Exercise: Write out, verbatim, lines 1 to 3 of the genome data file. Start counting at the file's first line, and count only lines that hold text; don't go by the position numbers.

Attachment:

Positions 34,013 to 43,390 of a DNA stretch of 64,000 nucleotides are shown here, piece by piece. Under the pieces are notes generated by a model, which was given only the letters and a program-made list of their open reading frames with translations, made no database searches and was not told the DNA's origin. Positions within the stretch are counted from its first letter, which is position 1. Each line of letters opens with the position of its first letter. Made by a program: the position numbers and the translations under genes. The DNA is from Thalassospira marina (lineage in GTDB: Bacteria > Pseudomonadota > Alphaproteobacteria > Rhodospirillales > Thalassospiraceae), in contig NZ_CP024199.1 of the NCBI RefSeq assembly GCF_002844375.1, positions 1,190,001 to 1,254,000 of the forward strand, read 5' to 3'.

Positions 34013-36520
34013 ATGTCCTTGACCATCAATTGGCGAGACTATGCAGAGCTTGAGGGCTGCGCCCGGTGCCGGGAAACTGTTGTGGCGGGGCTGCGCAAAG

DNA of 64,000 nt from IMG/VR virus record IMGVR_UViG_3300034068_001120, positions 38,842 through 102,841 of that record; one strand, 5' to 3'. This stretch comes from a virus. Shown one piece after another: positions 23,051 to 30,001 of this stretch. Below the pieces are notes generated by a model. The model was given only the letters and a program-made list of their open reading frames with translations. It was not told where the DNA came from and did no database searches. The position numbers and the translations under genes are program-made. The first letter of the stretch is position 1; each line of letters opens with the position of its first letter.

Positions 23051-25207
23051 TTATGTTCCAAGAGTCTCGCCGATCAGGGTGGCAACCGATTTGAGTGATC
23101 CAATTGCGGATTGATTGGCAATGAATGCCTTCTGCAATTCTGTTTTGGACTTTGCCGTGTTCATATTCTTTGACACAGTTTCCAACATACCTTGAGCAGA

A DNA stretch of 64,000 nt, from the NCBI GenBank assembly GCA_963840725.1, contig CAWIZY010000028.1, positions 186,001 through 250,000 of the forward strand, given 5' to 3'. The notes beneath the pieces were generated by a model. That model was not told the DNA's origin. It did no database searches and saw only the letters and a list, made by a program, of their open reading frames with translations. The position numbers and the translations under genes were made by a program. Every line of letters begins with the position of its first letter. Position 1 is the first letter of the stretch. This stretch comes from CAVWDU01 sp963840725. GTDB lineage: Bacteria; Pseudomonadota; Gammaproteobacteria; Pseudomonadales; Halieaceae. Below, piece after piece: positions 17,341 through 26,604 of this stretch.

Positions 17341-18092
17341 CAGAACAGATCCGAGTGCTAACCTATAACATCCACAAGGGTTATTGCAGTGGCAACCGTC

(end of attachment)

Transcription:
Positions 34,013 to 43,390 of a DNA stretch of 64,000 nucleotides are shown here, piece by piece. Under the pieces are notes generated by a model, which was given only the letters and a program-made list of their open reading frames with translations, made no database searches and was not told the DNA's origin. Positions within the stretch are counted from its first letter, which is position 1. Each line of letters opens with the position of its first letter. Made by a program: the position numbers and the translations under genes. The DNA is from Thalassospira marina (lineage in GTDB: Bacteria > Pseudomonadota > Alphaproteobacteria > Rhodospirillales > Thalassospiraceae), in contig NZ_CP024199.1 of the NCBI RefSeq assembly GCF_002844375.1, positions 1,190,001 to 1,254,000 of the forward strand, read 5' to 3'.

Positions 34013-36520
34013 ATGTCCTTGACCATCAATTGGCGAGACTATGCAGAGCTTGAGGGCTGCGCCCGGTGCCGGGAAACTGTTGTGGCGGGGCTGCGCAAAG